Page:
Teamwork is a popular buzzword, but just because you say you are a team does not necessarily make it so.
Developing a quality team takes hard work, development of team skills, time and patience. It is not something you can decide to have one day, then achieve overnight.
What is a team? The entire organization is part of the same team working toward meeting the requirements of your customers. Whether management, front line or behind the scenes employees, everyone's work contributes to the end result. There are also specific work unit teams (departmental) with specific goals and assignments.
Why do we need teams? Teams working together can and should be responsible for identifying problems not previously recognized; finding the root causes of problems; suggesting who should work on problems; solving manpower assignments and scheduling improvements; and providing communication throughout the organization.
To be effective, teams in the workplace must develop standards and skills, then implement ongoing training and coaching to ensure they are put into practice.
Company policies, procedures and rules
If policies are ineffective, employees lack comprehension and it is difficult to explain to customers the why of the policies. Policies are only good if everyone understands them and can explain and defend them.
Planning is deciding in advance what to do, how to do it, who will do it and when it will be done.
If your employees don't know why your business does what it does, where the business is going and how you will measure success, how can they communicate your business value to your customers?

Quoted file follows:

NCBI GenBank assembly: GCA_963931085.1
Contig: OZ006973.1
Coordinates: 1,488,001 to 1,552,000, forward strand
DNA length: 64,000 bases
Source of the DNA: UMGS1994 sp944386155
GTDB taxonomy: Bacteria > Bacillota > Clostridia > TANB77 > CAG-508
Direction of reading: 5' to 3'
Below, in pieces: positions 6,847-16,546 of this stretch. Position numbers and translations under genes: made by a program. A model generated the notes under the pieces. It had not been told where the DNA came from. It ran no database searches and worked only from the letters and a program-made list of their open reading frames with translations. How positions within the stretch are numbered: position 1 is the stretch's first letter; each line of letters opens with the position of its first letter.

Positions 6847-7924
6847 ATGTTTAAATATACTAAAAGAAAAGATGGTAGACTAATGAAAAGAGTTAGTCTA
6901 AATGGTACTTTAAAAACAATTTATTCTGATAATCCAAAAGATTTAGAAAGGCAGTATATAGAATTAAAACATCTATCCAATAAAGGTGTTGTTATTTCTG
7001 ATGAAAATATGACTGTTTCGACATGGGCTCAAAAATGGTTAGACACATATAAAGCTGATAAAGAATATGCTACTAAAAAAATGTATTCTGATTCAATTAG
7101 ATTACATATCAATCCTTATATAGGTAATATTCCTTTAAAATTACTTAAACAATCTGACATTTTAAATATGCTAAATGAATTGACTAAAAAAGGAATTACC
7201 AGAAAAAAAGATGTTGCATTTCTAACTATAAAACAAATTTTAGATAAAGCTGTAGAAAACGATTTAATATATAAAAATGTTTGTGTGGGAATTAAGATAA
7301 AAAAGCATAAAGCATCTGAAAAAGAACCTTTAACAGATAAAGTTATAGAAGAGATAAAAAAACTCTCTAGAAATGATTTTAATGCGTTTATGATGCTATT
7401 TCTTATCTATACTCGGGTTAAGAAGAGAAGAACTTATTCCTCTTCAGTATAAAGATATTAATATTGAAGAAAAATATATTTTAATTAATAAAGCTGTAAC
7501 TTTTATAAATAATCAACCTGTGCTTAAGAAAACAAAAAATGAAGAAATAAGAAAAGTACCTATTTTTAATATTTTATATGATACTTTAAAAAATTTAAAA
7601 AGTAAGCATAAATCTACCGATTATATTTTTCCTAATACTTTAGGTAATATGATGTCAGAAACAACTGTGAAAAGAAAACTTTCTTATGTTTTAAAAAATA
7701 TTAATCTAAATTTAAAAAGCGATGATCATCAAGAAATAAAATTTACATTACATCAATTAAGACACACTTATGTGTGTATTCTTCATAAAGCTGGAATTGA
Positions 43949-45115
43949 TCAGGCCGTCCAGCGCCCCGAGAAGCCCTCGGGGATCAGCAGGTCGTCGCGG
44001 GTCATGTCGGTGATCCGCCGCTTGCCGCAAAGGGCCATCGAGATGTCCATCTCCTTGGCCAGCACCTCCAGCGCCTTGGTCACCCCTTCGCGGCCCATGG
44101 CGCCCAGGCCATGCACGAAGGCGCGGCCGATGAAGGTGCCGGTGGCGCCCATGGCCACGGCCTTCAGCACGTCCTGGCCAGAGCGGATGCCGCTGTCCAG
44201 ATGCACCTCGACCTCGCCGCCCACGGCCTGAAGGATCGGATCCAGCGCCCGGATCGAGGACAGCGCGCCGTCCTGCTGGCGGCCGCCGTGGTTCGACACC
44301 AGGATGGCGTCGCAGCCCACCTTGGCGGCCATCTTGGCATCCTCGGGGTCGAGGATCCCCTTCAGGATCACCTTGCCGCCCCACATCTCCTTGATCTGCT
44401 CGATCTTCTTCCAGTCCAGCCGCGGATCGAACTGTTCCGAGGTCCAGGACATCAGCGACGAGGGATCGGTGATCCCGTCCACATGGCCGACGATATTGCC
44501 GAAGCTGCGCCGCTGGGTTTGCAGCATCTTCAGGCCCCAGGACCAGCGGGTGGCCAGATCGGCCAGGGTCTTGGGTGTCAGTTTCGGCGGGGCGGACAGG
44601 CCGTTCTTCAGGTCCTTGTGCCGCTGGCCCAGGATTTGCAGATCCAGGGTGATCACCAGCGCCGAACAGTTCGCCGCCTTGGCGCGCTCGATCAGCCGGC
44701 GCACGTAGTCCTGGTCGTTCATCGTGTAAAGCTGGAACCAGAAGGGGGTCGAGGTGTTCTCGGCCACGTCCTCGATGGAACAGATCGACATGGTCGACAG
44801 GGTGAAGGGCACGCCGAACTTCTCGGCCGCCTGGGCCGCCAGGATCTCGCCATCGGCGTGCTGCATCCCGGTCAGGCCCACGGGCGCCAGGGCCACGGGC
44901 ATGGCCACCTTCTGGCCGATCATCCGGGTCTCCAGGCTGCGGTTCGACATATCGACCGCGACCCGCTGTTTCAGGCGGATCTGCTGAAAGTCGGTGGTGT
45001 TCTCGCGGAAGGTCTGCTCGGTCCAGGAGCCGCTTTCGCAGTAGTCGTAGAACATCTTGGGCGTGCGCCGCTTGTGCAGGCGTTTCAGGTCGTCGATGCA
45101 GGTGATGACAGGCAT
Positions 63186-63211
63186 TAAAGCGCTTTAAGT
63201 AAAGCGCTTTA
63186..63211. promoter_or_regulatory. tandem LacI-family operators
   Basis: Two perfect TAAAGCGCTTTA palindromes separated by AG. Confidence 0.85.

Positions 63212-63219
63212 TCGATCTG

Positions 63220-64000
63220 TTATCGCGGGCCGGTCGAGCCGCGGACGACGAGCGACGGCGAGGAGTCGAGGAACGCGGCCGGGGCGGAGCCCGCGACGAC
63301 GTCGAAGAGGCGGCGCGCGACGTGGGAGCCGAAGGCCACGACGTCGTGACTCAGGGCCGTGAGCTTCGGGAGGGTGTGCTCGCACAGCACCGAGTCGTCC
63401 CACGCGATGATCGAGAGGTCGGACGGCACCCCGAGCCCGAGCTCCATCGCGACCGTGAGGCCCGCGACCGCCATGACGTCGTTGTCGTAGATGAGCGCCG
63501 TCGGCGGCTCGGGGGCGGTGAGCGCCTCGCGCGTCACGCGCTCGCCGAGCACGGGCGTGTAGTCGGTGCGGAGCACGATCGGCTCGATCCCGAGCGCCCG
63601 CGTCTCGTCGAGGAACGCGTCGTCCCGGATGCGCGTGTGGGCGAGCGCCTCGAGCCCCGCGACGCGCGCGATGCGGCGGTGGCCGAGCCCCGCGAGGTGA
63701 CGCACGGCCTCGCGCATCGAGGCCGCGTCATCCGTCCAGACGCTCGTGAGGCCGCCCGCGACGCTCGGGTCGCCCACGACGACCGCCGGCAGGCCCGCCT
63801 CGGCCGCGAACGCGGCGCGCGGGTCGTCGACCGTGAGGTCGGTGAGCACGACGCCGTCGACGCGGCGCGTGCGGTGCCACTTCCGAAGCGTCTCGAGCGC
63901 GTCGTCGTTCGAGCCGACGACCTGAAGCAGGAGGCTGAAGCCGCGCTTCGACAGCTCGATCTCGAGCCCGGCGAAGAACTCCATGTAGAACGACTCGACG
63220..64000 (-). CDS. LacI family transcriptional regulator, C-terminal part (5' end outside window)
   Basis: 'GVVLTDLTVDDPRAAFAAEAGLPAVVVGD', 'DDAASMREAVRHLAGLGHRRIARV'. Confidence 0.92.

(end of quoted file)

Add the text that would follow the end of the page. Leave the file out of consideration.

Integration and value of different personalities
Teams are successful when team members complement each other. We need to respect each other's differences. There is nothing wrong with team members having different personalities because differences can be a strength.
Each brings unique and different perspectives to the team. If teams don't respect each other, they do not respect your customers' differences, and it will show.
Develop strong communication skills
Strong communication skills are made up of myriad other skills: focused listening, the ability to collaborate on projects, a vision to reach team consensus and effective problem solving skills.
Consider developing a continual feedback process. It will allow team members to learn, from each other and from the customer, what is going right and wrong and what needs to be changed.
Stress consistency in communications. Customers hear consistent messages and feedback, so walk the talk. If team members have different perceptions of what they are supposed to do, how it is to get done, who is to do it and what the deadlines are, there is a communication problem.
Trust -- Have trust in others and their commitments. If your employees don't trust each other, your customer will know it and will not trust your business.
Empowerment -- Give responsibility and the power to influence outcomes. If your staff doesn't have the empowerment to influence outcomes, customers feel like they are getting the runaround.
Decision-making skills -- Encourage creative thinking to find innovative solutions. You must meet your customer's needs through effective problem-solving by creative thinking and by finding innovative solutions, then deciding on the best solution.